Horder’s gabled extension ©Paul Highnam for Country Life

The island took its name from the Macmanus family, who had established their seat here in the Middle Ages. One of their treasures, which was apparently preserved on the island until the 1630s, was the manuscript of the Annals of Ulster that was partly compiled by Cathal Og MacManus or Mac Maghnusa (d. 1498). He became Vicar-General of Clogher, a cathedral town in neighbouring Co Tyrone that features largely in the story of Belle Isle.

By 1622, Sir Paul had built a fortification here — ‘a bawn of lime and stone 60 foot square with 2 flankers’ — and had leased the property to ‘an English gentleman’ who lived beside the bawn but promised to build a new residence within it.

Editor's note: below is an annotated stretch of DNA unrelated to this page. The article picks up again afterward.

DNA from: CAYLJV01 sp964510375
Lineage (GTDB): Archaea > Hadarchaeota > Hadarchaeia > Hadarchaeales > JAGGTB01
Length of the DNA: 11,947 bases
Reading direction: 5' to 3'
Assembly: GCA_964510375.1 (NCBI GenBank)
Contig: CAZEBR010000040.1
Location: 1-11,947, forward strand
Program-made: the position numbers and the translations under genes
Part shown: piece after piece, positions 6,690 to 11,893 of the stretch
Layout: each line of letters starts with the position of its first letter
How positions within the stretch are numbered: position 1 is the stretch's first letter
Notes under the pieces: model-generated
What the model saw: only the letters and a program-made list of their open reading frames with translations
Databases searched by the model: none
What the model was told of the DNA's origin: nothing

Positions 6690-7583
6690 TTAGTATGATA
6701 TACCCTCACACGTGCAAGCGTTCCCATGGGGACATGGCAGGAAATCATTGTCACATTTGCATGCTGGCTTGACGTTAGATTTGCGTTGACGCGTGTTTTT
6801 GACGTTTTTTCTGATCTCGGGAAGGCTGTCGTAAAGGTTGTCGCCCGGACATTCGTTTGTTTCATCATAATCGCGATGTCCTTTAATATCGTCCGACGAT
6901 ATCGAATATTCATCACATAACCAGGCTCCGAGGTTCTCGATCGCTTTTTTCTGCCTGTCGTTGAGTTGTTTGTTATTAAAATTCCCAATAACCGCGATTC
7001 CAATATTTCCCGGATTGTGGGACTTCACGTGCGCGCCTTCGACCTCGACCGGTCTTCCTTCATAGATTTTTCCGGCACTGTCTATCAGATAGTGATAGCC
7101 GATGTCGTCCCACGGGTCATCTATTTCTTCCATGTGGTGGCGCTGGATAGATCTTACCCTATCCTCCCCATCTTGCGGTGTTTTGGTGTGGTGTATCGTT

As this arrangement implies, the Fermanagh property was at first a peripheral possession of the family in geographic terms. Some time after 1705, however, the 4th Baronet, Sir Ralph, a wealthy landowner active in Irish politics, married for the second time, to Elizabeth Ashe.

She was the daughter of George Ashe, a tutor to Jonathan Swift at Trinity College, Dublin, who was subsequently appointed to the bishoprics of Cloyne (1695), Clogher (1697) and Derry (1716). It must have been through his father-in-law that Sir Ralph secured the lease of the extensive churchlands of Clogher, possibly as part of a dowry arrangement.

That, in turn, presumably explains his decision to shift the focus of his landed interest and establish a residence on Ballymacmanus Island, close to his father-in law at Clogher.

The first documentary evidence for the new house comes from a description of Fermanagh in 1718 by one Dolan, soon after the bishop had in fact moved on to Derry. He describes Sir Ralph as having ‘much improved and beautified’ the island with ‘very costly and pleasant buildings and improvements’. He is also described as having renamed it Belle Isle.